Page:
August 11, 2012; Arlington, TX, USA; Detroit Tigers right fielder Brennan Boesch (26) breaks his bat during the game against the Texas Rangers at Rangers Ballpark in Arlington. Mandatory Credit: Jim Cowsert-USA TODAY Sports

Can Brennan Boesch Become the Next Rays Reclamation Project?


Back in November, before the Winter Meetings took place, Brennan Boesch came up as a player that the Tampa Bay Rays could potentially be interested in. The belief was that the Detroit Tigers could make him available, as it was thought that they may not even offer Boesch arbitration prior to the deadline. In the end, Boesch ended up signing a deal worth $2.3Million with the Tigers for the 2013 season. However, he was released earlier today by the Tigers, and may become a free agent.

As such, he may once again be on the Rays radar. With the Rays still potentially looking for a fourth outfielder, Boesch could be a potential low risk candidate for that position. He has had big league success, including a solid 2011 where he produced a .283/.341/.799 batting line, good for an OPS+ of 116. That year, he had 25 doubles and 16 home runs, showing a bit of pop in his bat. Boesch struggled in 2012, batting at only a .240/.286/.372 rate with 22 doubles and 12 home runs with 33 more plate appearances. This decline may have been due to injury, as it was felt that Boesch had been dealing with the lingering effects of a torn thumb ligament.

Already, the Tigers have been fielding inquiries on his availability. According to reports, approximately half a dozen teams have already probed the Tigers’ as to their asking price; however, nothing appears to be eminent. Amongst the teams thought to be interested are the Mariners (who had interest in acquiring Boesch in December), the Red Sox, the Mets, the Yankees and the Astros. While the Mariners may not be as likely to acquire Boesch, given the plethora of corner outfield types they have acquired this offseason, the other four teams have a definite need for outfield help.

Although there is likely to be competition for Boesch, the asking price may end up not being that significant. The Tigers may only be looking for a lower tier prospect, or even the equivocal ‘Player to be Named Later’. With Boesch being a part of the waiver process, the Rays would likely need to trade for him to secure his services.

Brennan Boesch may be a potential bounce back candidate, and he fits the profile of the type of player the Rays target. Although Boesch is a left-handed hitter and the Rays are really looking for a right-handed bat, Boesch actually has a reverse split for his career (.767 OPS versus lefties compared to .717 against righties) and could be a possibility to platoon with James Loney. Boesch has never player first base in his career, although he is a good target at 6’3″, 235, but that doesn’t make an enormous difference because the Rays could move other players around to accomodate him, with say Luke Scott or Kelly Johnson playing first base with Boesch in the outfield or at DH.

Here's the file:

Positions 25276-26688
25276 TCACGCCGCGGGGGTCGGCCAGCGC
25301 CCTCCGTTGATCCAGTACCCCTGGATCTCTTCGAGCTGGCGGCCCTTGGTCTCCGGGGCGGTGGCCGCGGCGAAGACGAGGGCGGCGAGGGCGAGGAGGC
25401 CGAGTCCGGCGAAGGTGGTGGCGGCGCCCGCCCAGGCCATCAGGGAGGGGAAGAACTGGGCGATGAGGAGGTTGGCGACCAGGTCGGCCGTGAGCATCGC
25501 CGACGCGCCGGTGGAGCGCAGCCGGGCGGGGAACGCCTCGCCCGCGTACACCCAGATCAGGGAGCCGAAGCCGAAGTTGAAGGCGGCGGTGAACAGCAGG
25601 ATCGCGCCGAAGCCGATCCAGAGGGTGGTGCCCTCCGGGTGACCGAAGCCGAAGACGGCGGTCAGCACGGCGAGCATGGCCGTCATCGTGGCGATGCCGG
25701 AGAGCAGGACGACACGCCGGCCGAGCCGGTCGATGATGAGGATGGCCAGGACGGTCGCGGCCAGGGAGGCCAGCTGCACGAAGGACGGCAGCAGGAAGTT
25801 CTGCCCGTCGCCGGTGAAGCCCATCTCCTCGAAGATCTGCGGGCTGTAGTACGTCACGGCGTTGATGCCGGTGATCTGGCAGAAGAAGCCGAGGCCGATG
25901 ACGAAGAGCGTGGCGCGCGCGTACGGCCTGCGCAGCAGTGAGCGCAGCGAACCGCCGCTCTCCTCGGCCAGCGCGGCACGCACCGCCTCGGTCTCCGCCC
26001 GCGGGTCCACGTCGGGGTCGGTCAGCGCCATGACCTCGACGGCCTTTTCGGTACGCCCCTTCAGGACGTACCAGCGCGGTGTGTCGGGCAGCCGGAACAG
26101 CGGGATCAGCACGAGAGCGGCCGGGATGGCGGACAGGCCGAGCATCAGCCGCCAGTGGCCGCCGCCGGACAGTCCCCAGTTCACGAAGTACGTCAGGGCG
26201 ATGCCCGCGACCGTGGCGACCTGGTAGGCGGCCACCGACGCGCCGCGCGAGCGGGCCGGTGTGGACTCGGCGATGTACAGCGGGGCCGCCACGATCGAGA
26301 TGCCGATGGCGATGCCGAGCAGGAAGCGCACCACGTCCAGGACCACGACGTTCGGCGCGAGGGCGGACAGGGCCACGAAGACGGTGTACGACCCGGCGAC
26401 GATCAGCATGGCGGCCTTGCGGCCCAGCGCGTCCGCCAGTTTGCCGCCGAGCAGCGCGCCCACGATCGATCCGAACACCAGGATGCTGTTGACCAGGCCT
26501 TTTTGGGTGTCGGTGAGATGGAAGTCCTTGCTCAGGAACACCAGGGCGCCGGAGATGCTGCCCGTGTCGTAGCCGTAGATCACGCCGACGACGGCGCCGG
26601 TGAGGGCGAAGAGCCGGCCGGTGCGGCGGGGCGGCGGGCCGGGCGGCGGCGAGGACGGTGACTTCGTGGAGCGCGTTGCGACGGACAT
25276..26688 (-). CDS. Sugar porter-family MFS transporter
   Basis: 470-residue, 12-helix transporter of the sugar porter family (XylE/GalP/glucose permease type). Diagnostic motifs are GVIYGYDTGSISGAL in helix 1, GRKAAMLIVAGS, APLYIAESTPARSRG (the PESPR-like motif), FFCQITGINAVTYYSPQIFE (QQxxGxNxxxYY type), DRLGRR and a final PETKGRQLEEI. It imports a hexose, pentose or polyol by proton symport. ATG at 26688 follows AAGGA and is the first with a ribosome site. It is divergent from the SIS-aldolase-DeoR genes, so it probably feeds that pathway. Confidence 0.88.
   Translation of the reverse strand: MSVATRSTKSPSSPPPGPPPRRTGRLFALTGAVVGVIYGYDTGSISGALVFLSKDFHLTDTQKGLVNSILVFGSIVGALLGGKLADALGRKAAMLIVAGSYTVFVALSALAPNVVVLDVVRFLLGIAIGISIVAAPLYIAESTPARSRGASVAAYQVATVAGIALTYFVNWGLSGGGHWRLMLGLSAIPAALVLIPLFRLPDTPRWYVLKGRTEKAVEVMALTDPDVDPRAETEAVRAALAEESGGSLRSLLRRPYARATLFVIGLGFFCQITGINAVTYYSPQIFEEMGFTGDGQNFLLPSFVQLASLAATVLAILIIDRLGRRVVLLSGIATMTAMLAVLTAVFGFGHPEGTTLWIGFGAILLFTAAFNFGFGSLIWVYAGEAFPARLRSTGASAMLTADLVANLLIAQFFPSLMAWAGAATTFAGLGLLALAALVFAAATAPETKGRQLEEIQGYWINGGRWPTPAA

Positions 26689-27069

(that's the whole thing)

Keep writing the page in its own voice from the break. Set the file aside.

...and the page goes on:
Boesch could be an interesting platoon player for the Rays, but one factor to consider is not just what the Tigers will be asking for in exchange for Boesch from whichever team claims him off waivers but also his salary, $2.3Million. That’s not that much money even for the Rays, but would they be willing to commit that to a player who might be a fringe-starter at best and also carries quite a bit of risk? The scenario that would make the Rays most likely to go after Boesch would be if he passes through waivers unclaimed and the team signing him would only have to pay him the league minimum with the Tigers responsible for his salary. If that falls into place, Boesch could end up becoming another under-the-radar player that vastly outperforms expectations after joining the the Rays.

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  • budman3

    We already have Boesch.His name is Matt Joyce. And why do so many always try to turn potential pick-ups into 1st basemen when they have never played the position? This is the Rays we are talking about.

    • Robbie_Knopf

      Boesch can hit lefties. That’s the key difference. And once again, we don’t need him to play first base- Luke Scott or Kelly Johnson could slide there with Boesch in the outfield or at DH.

    • Ryan

      Also, 1st base is, according to the defensive spectrum, the easiest position to play, so it can be assumed that someone who can play another position, like RF adequately, should be able to transition to an easier position. Granted, they probably won’t be anything more than average there, but, like I said, you can assume they can adapt.